Logics of Vacant Homes: Trajectories of accumulation, regulation and improvisation in Cairo
PhD in Architecture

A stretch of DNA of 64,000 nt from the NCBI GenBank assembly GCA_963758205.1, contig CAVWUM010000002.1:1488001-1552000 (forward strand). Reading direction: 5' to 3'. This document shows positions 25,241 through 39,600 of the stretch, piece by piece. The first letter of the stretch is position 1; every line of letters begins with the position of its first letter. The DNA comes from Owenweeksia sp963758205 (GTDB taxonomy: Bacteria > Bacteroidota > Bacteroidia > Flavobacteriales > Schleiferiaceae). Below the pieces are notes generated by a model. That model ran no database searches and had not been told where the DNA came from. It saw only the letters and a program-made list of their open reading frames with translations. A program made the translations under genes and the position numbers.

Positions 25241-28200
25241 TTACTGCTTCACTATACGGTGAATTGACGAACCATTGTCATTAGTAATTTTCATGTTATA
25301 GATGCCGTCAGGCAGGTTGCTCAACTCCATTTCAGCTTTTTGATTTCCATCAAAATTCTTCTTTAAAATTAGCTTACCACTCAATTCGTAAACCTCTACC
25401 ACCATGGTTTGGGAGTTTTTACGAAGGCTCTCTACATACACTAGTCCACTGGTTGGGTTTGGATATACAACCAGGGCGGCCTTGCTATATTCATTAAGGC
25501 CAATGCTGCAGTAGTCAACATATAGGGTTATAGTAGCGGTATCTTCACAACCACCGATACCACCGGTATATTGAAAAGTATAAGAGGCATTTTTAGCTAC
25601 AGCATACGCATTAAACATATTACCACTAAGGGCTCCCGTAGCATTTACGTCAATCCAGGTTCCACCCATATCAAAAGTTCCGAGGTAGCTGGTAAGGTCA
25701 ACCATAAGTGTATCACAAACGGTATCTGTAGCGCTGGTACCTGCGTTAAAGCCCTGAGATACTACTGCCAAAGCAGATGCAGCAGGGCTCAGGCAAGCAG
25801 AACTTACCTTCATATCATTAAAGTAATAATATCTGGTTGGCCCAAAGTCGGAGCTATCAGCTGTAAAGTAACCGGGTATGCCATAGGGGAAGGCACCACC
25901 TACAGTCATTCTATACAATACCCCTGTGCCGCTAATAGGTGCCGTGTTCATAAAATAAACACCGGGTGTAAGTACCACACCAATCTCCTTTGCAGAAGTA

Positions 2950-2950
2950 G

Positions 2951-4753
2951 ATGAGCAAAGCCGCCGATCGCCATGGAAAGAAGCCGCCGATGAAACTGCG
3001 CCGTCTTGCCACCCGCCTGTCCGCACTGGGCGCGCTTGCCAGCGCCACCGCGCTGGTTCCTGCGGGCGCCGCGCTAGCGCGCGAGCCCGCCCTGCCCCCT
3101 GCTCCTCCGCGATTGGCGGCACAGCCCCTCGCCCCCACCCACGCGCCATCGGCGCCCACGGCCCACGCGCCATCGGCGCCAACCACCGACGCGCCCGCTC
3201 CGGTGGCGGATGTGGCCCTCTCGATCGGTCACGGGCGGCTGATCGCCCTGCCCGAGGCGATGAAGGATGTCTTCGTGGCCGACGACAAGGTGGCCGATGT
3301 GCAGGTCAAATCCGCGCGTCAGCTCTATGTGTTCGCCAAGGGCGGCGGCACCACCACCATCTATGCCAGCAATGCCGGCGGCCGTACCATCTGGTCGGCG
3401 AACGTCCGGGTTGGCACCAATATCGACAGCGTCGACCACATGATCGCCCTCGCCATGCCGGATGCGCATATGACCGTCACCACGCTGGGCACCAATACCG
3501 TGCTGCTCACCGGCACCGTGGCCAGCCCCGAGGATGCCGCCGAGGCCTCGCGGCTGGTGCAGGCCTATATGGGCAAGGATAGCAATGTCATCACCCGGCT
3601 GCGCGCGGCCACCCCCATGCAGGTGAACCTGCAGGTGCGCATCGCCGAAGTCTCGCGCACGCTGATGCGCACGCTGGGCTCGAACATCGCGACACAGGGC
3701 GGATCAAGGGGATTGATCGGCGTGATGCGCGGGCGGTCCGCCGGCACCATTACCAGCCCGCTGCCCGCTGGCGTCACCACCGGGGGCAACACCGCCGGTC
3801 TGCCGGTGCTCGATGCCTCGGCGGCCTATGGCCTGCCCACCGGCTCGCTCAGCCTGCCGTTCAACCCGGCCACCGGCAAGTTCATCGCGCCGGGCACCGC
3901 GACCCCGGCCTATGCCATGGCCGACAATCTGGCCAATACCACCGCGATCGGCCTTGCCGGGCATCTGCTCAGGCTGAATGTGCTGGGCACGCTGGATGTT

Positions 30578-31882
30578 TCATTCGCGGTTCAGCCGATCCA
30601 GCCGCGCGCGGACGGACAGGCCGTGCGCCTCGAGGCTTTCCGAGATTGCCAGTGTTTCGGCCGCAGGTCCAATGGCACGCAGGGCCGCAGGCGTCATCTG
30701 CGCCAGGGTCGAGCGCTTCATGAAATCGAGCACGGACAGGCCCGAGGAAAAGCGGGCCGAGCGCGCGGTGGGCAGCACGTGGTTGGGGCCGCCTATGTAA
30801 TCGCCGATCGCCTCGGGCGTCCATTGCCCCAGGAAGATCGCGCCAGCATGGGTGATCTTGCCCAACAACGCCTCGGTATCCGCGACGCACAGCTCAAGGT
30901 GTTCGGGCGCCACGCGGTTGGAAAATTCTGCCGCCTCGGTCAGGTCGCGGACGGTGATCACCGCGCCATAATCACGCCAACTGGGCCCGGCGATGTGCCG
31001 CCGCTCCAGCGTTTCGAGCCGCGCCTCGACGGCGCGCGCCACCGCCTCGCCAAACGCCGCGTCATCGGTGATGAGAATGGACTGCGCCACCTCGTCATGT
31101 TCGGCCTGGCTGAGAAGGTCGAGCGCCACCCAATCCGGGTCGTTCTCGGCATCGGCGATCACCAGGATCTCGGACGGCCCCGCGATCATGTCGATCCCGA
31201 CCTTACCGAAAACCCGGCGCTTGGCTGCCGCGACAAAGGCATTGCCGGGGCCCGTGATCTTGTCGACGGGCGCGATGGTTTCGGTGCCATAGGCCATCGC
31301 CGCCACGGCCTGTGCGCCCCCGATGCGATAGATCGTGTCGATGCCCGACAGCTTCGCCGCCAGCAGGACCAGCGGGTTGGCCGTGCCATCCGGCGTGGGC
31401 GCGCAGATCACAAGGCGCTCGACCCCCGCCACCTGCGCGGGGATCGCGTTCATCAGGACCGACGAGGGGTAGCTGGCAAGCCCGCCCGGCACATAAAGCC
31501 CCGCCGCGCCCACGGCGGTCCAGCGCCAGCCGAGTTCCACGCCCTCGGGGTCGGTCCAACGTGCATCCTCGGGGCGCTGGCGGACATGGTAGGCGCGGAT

In 2017, 30% of housing in Cairo was vacant. High levels of vacancy underscore paradoxical anomalies of housing production worldwide, especially when seen alongside rising unaffordability and restricted access for the majorities. Public discourse and academic scholarship typically depict vacant homes as excess fixated capital by an affluent upper class. But this blanket narrative overlooks noneconomic logics of treasuring, manipulating, and controlling homes, generating seemingly illogical modes of vacancy in both affluent and marginal geographies. Drawing on a year-long qualitative fieldwork on four patterns of vacant housing in Cairo that refute straightforward speculation, this research theorizes variegated modes of irrational vacancy. It conceptualizes vacant landscapes of suburban family homes, extra-legal improvised towers, failed cooperative projects and standardized social housing not as financial investments, but also as placeholders of aspirational stability, the product of accidental gridlocks or oppressive delays, and the manifestation of erratic tactics. Moving beyond the lens of rational economics, this research lies on several multi-disciplinary intersections that overlay socio-political entanglements with affective meanings. Located in the contextual specificity of Cairo, it makes three contributions to critical urban studies. First, it examines alternative registers of value to expose understudied but influential moral and legal urban economies. Second, it demonstrates the role of temporalities in dictating the rhythm of spatial conditions. Third, it shows how abstract imaginations haunt vacant landscapes and drive or foreclose possibilities of their construction and occupation. In overview, the construction, occupation and perception of housing become a proxy to study modes of empowerment and oppression (Madden and Marcuse 2016).